Carl Heideman
Carl Heideman
11/24/23 6:08 p.m.

I've had this MGB GT since 1988 and there's a long set of stories behind it. It's been a back burner project as I've worked on other projects for myself and customers, had a family, started a business, and various other distractions. I guess it's been a bit like the Cobbler's Child. I painted it in 1996, swapped a Miata engine in in 1999, had it running about 2001, and "finished" it in 2006. I used it to promote Eclectic Motorworks, as magazine story fodder for GRM, and loaned it to friends and potential customers because it puts a smile on everyone's face. I recently started using it as a daily driver and thought it would be good to put it up as a build thread as I make some repairs and updates to it for the first time in 18 years.



wheelsmithy (Joe-with-an-L)
wheelsmithy (Joe-with-an-L) GRM+ Memberand PowerDork
11/24/23 6:53 p.m.

OK, me gusta!

Carl Heideman
Carl Heideman
11/24/23 7:01 p.m.

I bought the car in the fall of 1988, right after I graduated from college.

As rough as it looked, it was a southern car and virtually rust free with a rebuilt engine.

I lived in a rental house with college buddies. It had a 10x16 foot garage out back that I used to work on cars. It had no electricity, so I ran 100' of 10 or 12 gauge wire to the dryer outlet. That gave me 220 for my welder and compressor and 110 for everything else. Anyway, that's where I reduced the car to a shell.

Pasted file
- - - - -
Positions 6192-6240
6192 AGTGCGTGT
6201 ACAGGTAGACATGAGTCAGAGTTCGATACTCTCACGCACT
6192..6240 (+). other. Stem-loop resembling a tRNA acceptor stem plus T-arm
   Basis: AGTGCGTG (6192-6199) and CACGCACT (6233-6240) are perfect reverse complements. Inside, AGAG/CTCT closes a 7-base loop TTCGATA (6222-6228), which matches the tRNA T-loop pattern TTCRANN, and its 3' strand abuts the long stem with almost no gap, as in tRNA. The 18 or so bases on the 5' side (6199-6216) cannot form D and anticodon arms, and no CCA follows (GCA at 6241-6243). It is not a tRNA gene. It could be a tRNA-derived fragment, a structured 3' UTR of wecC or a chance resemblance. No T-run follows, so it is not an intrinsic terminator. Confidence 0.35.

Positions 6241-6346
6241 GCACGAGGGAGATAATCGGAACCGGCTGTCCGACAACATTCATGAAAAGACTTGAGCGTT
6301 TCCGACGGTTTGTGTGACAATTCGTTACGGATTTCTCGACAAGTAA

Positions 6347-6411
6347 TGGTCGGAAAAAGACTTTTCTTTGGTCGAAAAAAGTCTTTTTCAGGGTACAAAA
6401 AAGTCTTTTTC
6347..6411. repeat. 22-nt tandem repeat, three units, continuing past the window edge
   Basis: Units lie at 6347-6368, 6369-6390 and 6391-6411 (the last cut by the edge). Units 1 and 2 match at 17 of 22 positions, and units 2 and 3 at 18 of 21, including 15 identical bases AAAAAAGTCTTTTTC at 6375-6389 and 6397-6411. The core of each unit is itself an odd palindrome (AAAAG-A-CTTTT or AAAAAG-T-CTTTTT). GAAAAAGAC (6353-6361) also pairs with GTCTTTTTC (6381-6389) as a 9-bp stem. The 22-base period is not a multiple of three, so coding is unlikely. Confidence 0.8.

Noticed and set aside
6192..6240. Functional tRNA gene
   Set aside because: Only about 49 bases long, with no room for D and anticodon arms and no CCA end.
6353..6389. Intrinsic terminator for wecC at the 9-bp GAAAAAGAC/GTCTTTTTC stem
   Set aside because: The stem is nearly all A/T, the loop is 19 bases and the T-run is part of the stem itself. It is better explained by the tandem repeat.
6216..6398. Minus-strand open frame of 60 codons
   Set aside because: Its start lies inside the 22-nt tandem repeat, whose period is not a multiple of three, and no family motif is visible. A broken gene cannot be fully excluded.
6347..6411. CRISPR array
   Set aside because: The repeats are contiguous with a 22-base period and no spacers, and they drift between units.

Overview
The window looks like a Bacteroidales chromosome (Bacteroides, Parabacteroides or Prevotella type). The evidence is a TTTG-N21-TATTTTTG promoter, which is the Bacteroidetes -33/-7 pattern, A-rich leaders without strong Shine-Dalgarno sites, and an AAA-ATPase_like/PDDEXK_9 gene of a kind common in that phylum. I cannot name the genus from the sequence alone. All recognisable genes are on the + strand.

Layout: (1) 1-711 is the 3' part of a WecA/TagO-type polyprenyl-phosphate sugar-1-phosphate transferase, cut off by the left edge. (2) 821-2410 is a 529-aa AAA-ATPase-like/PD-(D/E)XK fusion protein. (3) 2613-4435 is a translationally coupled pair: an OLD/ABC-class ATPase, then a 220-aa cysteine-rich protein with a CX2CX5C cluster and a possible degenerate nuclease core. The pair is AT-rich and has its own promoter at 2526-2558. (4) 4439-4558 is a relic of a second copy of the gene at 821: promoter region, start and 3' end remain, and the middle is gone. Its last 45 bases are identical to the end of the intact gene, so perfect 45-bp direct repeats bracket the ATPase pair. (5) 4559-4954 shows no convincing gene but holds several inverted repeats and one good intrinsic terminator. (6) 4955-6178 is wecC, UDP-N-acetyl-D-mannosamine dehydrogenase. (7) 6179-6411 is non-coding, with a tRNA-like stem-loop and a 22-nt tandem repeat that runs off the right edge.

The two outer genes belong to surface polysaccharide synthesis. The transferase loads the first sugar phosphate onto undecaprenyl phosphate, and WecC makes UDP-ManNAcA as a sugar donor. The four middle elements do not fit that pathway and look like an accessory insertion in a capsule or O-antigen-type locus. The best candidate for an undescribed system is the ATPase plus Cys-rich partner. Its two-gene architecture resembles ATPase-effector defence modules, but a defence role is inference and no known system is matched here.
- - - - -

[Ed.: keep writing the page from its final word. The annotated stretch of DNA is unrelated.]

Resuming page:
We had a place in town that would let you rent their big sandblaster. I remember taking the shell there the day after Thanksgiving. This this was moving fast--I had worked at University Motors in college and really learned how to hustle.

By March, 1989, I had the shell in primer and nearly ready for paint. A few months later, I bought my first house so the project went on the back burner as I worked on the house and restored a few cars on the side to keep up on the house repairs. 


Carl Heideman
Carl Heideman
11/24/23 7:21 p.m.

After a few years, I was balancing this project with an even larger MGA project. When I worked at University Motors, John Twist would let us have used parts for free or cheap if he had plenty of them. I had pieced together almost enough MGA bits to build a body and chassis, just like Johnny Cash. When I would get tired of rust and welding, I'd move over to the mainly rust-free MGB GT. It had been hit fairly hard in the front earlier in its lift and clipped on the right side. And as the photo above shows, it had more damage to the front after that. So while it was solid, there was quite a bit of work to redo the clip and repair the rest of the damage. Let's say this is about 1992 or 1993.